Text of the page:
Find Information About:

Drugs & Supplements

Get information and reviews on prescription drugs, over-the-counter medications, vitamins, and supplements. Search by name or medical condition.

Pill Identifier

Pill Identifier

Having trouble identifying your pills?

Enter the shape, color, or imprint of your prescription or OTC drug. Our pill identification tool will display pictures that you can compare to your pill.

Get Started

My Medicine

Save your medicine, check interactions, sign up for FDA alerts, create family profiles and more.

Get Started

WebMD Health Experts and Community

Talk to health experts and other people like you in WebMD's Communities. It's a safe forum where you can create or participate in support groups and discussions about health topics that interest you.

  • Second Opinion

    Second Opinion

    Read expert perspectives on popular health topics.

  • Community


    Connect with people like you, and get expert guidance on living a healthy life.

Got a health question? Get answers provided by leading organizations, doctors, and experts.

Get Answers

Sign up to receive WebMD's award-winning content delivered to your inbox.

Sign Up

Epilepsy Health Center

Select An Article

Epilepsy Seizures and Driving

    Font Size

    Driving with epilepsy means balancing the need for independence against the need for safety.

    We prefer the freedom of being able to travel independently whenever and wherever we need to. For this reason, many of us rely on cars to get to work, school, shopping, and social events. For most young adults, obtaining a driver's license is an important milestone.

    Recommended Related to Epilepsy

    What Is Benign Rolandic Epilepsy?

    Benign rolandic epilepsy is one form of epilepsy. With this condition, seizures affect the face and sometimes the body. As a result, the disorder causes problems for some children. It almost always disappears, though, by adolescence.

    Read the What Is Benign Rolandic Epilepsy? article > >

    Each state has individual driving regulations. People with epilepsy are required to report their condition to their State Department of Motor Vehicles (DMV). However, states require different people to do the reporting. Some states require the doctor to contact the DMV. Other states require the patient to sign a simple form at the time of application for a license or at the time of license renewal, declaring that they will notify the DMV of changes in their health status or driving ability.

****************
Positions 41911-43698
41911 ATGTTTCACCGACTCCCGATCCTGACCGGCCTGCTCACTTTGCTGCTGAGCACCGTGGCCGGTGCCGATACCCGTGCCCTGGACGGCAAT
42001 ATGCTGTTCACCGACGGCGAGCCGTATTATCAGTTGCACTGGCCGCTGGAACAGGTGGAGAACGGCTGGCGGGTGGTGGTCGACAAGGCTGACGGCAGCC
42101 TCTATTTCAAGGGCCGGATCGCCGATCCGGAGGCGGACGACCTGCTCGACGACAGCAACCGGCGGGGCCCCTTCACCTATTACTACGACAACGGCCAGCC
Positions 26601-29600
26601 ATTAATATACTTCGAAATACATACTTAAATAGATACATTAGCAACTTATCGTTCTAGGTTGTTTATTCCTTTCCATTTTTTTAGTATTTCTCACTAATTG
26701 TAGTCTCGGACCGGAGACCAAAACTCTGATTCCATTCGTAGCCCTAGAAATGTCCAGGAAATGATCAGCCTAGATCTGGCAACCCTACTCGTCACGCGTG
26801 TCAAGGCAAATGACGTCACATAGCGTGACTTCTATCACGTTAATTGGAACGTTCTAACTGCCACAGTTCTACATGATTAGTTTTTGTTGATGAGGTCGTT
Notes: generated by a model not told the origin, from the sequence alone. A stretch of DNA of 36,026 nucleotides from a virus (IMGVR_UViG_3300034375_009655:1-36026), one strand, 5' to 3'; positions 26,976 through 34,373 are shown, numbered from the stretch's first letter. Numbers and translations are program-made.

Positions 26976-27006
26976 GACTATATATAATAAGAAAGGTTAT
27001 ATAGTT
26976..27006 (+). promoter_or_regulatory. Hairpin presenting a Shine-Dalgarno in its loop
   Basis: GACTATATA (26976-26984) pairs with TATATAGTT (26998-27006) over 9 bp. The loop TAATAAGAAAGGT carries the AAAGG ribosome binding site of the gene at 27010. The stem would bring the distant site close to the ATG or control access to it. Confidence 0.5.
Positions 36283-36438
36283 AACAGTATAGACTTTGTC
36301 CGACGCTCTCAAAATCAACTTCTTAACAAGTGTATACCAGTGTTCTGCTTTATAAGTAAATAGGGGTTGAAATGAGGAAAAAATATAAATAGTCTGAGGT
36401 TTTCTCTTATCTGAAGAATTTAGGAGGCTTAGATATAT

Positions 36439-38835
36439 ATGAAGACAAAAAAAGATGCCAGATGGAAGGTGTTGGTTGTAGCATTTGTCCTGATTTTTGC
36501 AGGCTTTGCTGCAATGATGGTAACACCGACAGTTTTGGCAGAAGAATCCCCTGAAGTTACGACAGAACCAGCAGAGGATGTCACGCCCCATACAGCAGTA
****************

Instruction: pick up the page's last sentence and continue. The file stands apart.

When a person with epilepsy wishes to drive for the first time, an application will need to be filled out. When someone who already holds a driver's license is newly diagnosed with epilepsy, that person is responsible to notify the proper authority.

    Individuals with uncontrolled seizures have a higher risk of an accident if they drive, which is why doctors advise patients with seizures that they should not drive until their seizures are under control. This may be after six months or a year depending on the state. If a well-controlled person has a seizure after the doctor changes the medication, the patient may or may not be able to continue driving.

    Seizures are unpredictable and even a small seizure at the wrong time can lead to an injury or death. The best solution, if possible, is to get the seizures under control. To do this, work together with your doctor to get on the right treatment and to honestly discuss your seizures with him or her.

    Information is subject to change. Please contact your state's DMV office for the most current information.

    WebMD Medical Reference

    Reviewed by Richard Senelick, MD on May 25, 2014
    Next Article:

    Today on WebMD

    human head and brain waves
    Causes, symptoms, and treatments.
    Grand mal seizure
    How is each one different?
    marijuana plant
    CBD, a plant chemical, may cut down seizures.
    prescription bottle
    Which medication is right for you?
    Seizures Driving
    Questions for Doctor Epilepsy
    Graces Magic Diet
    Pills spilling from bottle in front of clock
    first aid kit
    Caring Child Epilepsy
    Making Home Safe
    epilepsy monitoring

    WebMD Special Sections